Next Steps?Stop SomaConsolidate opiates; dont prescribe scheduled Oxycontin + VicodinEnroll in PTSlow medication taper; MAXIMUM of 120 mg/day morphine equivalentContinue to monitor frequentlyCase 244 y/o M with a history of low back pain radiating to left leg, present since motorbike injury at age 24.On opiates for approximately 20 years; now taking methadone 60 mg QID.PMH significant for depression, anxiety, and substance abuse; denies current drug use.Unemployed, lives with parents. No hobbies, volunteering, or social activities.Case 2 ContinuedStates at visit, I feel like my body is falling apart. I hurt all over. Pain is 6/10 at best, 10/10 at worse, 8/10 most of the time.Exam: Appears tearful and depressed. Moves slowly. Diffusely tender to palpation over lower back and left leg.MAPS shows no other prescribersUrine tox shows prescribed medicationsWhat is the strongest indication to change his regimen?A) Total daily methadone dose of 240 mg/dayB) 8/10 pain most of the timeC) Prior history of drug abuseD) Signs of depressionE) Low level of functionWhat is the strongest indication to change his regimen?A) Total daily methadone dose of 240 mg/dayB) 8/10 pain most of the timeC) Prior history of drug abuseD) Signs of depressionE) Low level of functionBenefits must outweigh risks!Patient is on a massive dose of methadone; maximum UM recommended dose 40 mg/day!Diffuse pain suggests opiate-induced hyperalgesiaDespite extraordinary opiate doses, patient is almost completely nonfunctional.Ok, but now what?Have an honest talk with the patient about risk and benefits from treatmentBe clear that intent is not punitivePlan a gradual taper, with frequent follow-upSet targets for increasing activities and socialization.Mental health interventionsCase 348 y/o F with chronic low back pain x 15 years following laminectomy, and fibromyalgia x 3 years, on methadone 10 mg TID, complains of worsening pain in back, as well as aching in arms, legs, and all of her joints. Symptoms worsening gradually over the past year. No fevers, sweats, or weight loss. Exam shows diffuse lumbar tenderness to palpation, tenderness of muscles, and classic fibromyalgia trigger points. Normal strength, no muscle or joint abnormalities beyond pain, and no objective arthritis.Complete rheumatologic workup including ANA, RF, ESR, CRP, TSH, and CK are entirely normal.At this point, which is most likely to improve this patients pain?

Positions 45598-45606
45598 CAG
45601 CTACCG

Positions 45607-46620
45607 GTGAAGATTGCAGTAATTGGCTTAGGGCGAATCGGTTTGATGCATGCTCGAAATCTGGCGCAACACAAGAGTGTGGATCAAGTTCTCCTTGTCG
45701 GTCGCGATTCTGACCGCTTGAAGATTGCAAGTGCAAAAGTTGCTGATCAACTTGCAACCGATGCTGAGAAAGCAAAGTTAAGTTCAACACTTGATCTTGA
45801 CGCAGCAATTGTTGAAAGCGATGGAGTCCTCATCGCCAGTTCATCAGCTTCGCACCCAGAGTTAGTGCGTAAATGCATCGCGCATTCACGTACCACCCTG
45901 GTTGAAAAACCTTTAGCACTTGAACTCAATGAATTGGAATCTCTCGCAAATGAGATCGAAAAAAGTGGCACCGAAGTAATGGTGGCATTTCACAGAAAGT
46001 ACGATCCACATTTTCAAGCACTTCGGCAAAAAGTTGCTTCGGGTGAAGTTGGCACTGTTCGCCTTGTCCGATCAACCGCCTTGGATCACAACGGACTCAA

Increase methadone doseDecrease methadone doseStart duloxetineStart nortriptylineStart gabapentinAt this point, which is most likely to improve this patients pain?

Increase methadone doseDecrease methadone doseStart duloxetineStart nortriptylineStart gabapentinOpioid-Induced Hyperalgesia (OIH):

Common and under-recognized long term complication of opioid useMechanisms unclearRisk increases with dose and durationMay be confused with toleranceMay be focal, or can resemble fibromyalgia; ask whether on opioids at time of fibro dxSuspect OIH if:Worsening pain complaints in absence of change in underlying diseaseFibromyalgia diagnosis or symptoms that develop after start of opioid therapyHigh dose opioidsLong duration of opioid usePoor pain control on opioid therapyPhysical evidence of hyperalgesiaManagement:

Taper or discontinue opioidsConsider switching to methadoneConsider switching to buprenorphine

Take Home PointsDont kiss on the first dateAvoid sedatives in chronic painAvoid medication duplicationLearn opioid equivalentsLimit dosages to For Health Professionals > Clinical Guidelines

WA INTERAGENY GUIDELINE on Opioid Dosing for Chronic Non-Cancer Pain http://www.bt.cdc.gov/coca/pdf/OpioidGdline%5B1%5D.pdf or Google it

A Comprehensive Review of Opioid-Induced Hyperalgesia. Lee et al., Pain Physician 14:145-161 (2011).